Published by Emilie Sundorph on 6 February 2017
- Our Work
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Public services fail when employees fail. This is the dramatic lesson from a number of high-profile errors in recent public-service delivery. In many instances, quality is compromised not because of individual incompetence, but the way the workforce is structured and organised.
The inverse of this is also true. When public services succeed, it is often due to excellent working practices. Getting this right across public services is crucial to delivering value for money for services: 50 per cent of day-to-day spend in the public sector is on employees. Continually evaluating and updating workforce size, structure and skills is therefore essential to deliver public services that meet the changing needs and expectations of users, at the lowest possible cost to taxpayers.
Public services must respond to a population with increasingly complex demands − people are living longer, technology is changing the way they behave and inequality remains stark in many public-sector areas, from education to health. Addressing these issues within a tight fiscal envelope requires a dramatic improvement in productivity and effectiveness. This importance has not gone unrecognised: the Coalition Government promised to cut public spending without affecting service delivery by improving productivity levels. However, although complex to compare, it appears that while productivity has grown economy-wide over the last two decades, it has remained flat in the public sector.
Outcomes must also be considered when evaluating the public-sector workforce. After all, productivity increases are meaningless if services do not meet the needs of citizens. This paper therefore considers how workforce productivity can be improved, as well as how workers can achieve the right outcomes. Combining the two would achieve value for money.
This paper evaluates recent governments’ approaches to workforce design across the National Health Service (NHS), education, central and local government and the police. To do so, interviews with 17 experts from across government, public-sector bodies, academia and industry were conducted, alongside an analysis of public and private data, including Freedom of Information (FOI) requests. The aim is to outline a case for change in Part 1 of the paper, before suggesting high-level themes for reform in Part 2. This approach will pave the way for Reform to set out more detailed recommendations for specific sectors, including the NHS, education and policing, in subsequent papers.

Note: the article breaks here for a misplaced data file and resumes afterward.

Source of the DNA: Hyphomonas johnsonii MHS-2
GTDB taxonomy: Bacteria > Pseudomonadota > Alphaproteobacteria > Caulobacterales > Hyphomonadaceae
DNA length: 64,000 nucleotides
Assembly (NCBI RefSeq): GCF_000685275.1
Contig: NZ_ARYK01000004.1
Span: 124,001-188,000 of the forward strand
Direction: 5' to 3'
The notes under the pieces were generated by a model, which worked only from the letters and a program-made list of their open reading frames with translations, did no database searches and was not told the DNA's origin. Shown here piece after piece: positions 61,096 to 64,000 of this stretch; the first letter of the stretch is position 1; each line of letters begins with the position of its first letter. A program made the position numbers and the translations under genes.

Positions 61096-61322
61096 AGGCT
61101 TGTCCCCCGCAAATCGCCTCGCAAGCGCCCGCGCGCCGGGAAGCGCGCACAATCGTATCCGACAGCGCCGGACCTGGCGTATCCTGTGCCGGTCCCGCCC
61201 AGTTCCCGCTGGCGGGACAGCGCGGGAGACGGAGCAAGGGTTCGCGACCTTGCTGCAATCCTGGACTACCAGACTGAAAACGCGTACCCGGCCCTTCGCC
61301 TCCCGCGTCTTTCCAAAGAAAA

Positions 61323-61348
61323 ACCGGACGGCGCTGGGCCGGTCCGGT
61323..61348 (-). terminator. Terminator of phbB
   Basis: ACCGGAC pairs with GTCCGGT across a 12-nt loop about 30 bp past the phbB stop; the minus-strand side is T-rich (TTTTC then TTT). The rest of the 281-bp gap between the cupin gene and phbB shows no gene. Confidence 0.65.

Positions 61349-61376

The report finds that the current workforce is a legacy of past approaches. It is built around siloed attitudes of yesterday’s governments and fails to embrace technology and new ways of working to meet users’ needs in the most effective ways. A traditionalist mentality fails to cultivate a culture of change: mistakes are covered up, risk-aversion is rife and leaders have not built the workforce around the needs of users. That there is one receptionist for every GP should be alarming in a world in which online banking is the norm.
A new approach is needed. Public services should deliver outcomes that matter to users, and meet expectations of interacting via technology. This approach would see services designed around users and render at least 248,860 administrative roles redundant. The accuracy of decision making can be further improved by using artificial intelligence to make healthcare decisions and by understanding why mistakes that, for example, cause 10 per cent of hospital patients to suffer from medical error, are made. Securing the right people to do this is essential. New recruitment practices, such as increasing apprenticeships and using ‘gig’-economy platforms to better organise workers can inject innovation into service delivery. In short, this is a framework to make twenty-first century services fit for twenty-first century citizens.
1. Automate administrative roles where appropriate, including in the Civil Service to make Whitehall “diamond-shaped”. Employ technology to improve the efficiency and quality of front-line and strategic roles.
2. Disrupt hierarchies through fewer management layers and self-management models.
3. Cultivate a learning environment by empowering leaders to learn from mistakes, rather than attribute blame. Public services should make better use of randomised-control trials and agile working patterns.
4. Empower leaders to motivate employees as they see fit, unencumbered by rigid pay and performance management structures and role definitions.
5. Introduce new recruitment patterns, including targeting non-traditional entry routes, such as apprenticeships and digital contingent-labour platforms, to attract a wider skill base.
You can also watch Kate Laycock, Emilie Sundorph and Alexander Hitchcock provide an overview of the report in the video below: